Hack your nonprofit’s “elevator pitch” with visuals to attract donors more quickly and effectively.
In today’s high-speed world, attention spans are shorter than ever. (Even shorter than that of a goldfish.)
Nowadays, instead of getting our news the old-fashioned way — 60 Minutes, anyone? — media outlets are now emitting bursts of information through updates of 140 characters or less.
According to research by Thales S. Teixeira at Harvard Business School, consumer attention — and by association, donor attention — has been a rapidly deteriorating situation for decades.
A 2005 report from the New York Times cited by the HBS study explains:
In the 1950s and 1960s the standard length of a broadcast network TV ad was 60 seconds. By the 1970s and 1980s, 30 seconds became the norm. And by 2005, one‐third of all TV ads were only 15 seconds long.
This struggle to get noticed is even more difficult for nonprofits, who are competing for wallet share (and in this case, “eyeball share”) with retailers, other nonprofits, and a host of other attention-grabbers.
At an average speaking rhythm, it would take over 7 minutes to recite those 1000 words.
So instead of taking 7 minutes — or even 30 seconds for a standard elevator pitch — use visual messaging to grab donors’ attention and ensure your message gets delivered.
The first step to making a memorable impression on donors in a direct response campaign — whether by e-mail or by post — is to have a unique and memorable logo. Your logo should reflect your nonprofit’s values and convey its mission in an instant.
Because donors in their twenties and thirties value impact over branding, use visual content to tell the story of how their gift will be used, i.e. a donation of $30 feeds a family of four for a week, or a gift of $10 means one solar-powered water purifier for a mother in need in a developing country.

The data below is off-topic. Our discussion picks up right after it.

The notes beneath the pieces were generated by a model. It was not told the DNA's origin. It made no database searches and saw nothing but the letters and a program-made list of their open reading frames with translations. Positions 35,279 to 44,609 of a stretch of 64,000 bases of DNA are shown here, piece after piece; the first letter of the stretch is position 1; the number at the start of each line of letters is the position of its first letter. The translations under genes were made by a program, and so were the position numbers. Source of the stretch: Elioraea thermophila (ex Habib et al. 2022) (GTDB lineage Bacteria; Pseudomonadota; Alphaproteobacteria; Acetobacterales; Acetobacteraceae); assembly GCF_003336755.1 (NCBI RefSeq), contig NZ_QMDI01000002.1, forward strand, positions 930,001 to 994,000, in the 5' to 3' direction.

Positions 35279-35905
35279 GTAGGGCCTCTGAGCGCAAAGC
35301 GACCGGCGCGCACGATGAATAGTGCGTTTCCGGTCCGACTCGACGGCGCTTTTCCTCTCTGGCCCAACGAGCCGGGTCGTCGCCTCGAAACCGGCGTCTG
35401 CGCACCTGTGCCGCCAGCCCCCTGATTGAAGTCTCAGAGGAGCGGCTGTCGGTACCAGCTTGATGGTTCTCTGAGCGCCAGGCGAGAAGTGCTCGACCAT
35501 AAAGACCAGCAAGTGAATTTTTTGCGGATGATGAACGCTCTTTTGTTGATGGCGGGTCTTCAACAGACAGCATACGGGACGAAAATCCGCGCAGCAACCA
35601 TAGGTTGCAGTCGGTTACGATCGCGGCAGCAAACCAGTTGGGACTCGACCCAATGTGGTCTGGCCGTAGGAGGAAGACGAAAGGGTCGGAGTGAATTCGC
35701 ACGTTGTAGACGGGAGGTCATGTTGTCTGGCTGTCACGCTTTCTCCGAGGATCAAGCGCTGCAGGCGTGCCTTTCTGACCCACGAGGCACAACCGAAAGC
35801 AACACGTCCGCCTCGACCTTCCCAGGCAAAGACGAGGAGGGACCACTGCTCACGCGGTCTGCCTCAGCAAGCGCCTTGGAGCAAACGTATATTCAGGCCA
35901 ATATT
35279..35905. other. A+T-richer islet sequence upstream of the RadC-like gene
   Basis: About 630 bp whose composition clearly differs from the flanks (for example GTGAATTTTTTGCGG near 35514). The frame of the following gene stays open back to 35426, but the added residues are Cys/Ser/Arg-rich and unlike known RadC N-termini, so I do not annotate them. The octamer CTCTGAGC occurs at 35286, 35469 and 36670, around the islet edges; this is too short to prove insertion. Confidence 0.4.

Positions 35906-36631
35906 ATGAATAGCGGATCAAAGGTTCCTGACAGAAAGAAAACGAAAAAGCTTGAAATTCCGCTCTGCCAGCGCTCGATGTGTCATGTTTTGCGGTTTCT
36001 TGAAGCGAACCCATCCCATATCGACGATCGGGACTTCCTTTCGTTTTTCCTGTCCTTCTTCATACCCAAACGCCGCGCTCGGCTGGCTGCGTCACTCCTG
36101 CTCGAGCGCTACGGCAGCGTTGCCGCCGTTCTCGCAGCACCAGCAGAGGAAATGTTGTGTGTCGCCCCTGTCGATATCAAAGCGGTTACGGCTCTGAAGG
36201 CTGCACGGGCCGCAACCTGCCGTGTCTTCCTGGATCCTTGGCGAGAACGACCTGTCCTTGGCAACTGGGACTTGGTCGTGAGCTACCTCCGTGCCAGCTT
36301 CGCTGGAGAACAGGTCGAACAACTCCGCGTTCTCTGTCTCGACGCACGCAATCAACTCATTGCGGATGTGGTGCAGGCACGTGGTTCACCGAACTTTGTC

To drive this message home, show how much a week’s worth of food is, or how the portable water purifier works. Donors in general and millennials in particular appreciate being shown the concrete and tangible effects of their philanthropy.
However, while the dynamic of advertisers and news outlets is one of end-user benefit (i.e. here’s information for you, here’s a product that will help you, etc.) non-profits are essentially asking for the donor’s wallet share with rarely a tangible “net positive benefit” to the donor.*
When it comes to viral posts, images and videos are neck-and-neck. (And often, they complement each other as well. Still shots inserted into videos and animation added to static images, often called anigifs, can become powerful tools in your visual arsenal.)
The key to gaining traction with branded images is consistency. If your images and messaging are inconsistent with your nonprofit organization’s identity, your fans and followers will notice the disconnect and have difficulty engaging with your nonprofit.
Another way to encourage a consistent visual message is to choose a hashtag and stick with it for the duration of a campaign so that your supporters can join the conversation and add their voices to your message.
Prompt your donors and friends to upload photos of themselves using your designated hashtag. Studies have shown that when these types of posts up in their friends’ news feeds and timelines, they garner many more overall comments, likes, and shares, than text posts.
Social Good Summit‘s #2030NOW is a great example of that push. The hashtag is a nod to the United Nations’ 17 Sustainable Development Goals project and its anticipated deadline. At one point, the hashtag was even the top trending topic in the United States.
Take a look at a visual summary of the opening session in tweets, photos, and videos at Mashable’s blog:
YouTube’s 5 second “pre-roll” ads are conditioning consumers (and donors) to expect a different type of ad. On-demand video services like YouTube, Netflix, Hulu, and others are giving viewers more control over what they will and will not choose to watch, when it comes to entertainment as well as advertising.
Think With Google suggests video advertisers take the following factors into account:
- brand placement
As always, test and tweak. Find out what your target demographics are drawn to using AB testing to give donors more and better reasons to contribute!
*Although lower taxes, donor appreciation gifts, and public recognition could sometimes fall under this category, they do not impart as much benefit as they consume and are not highly cited gift motivation reasons by donors.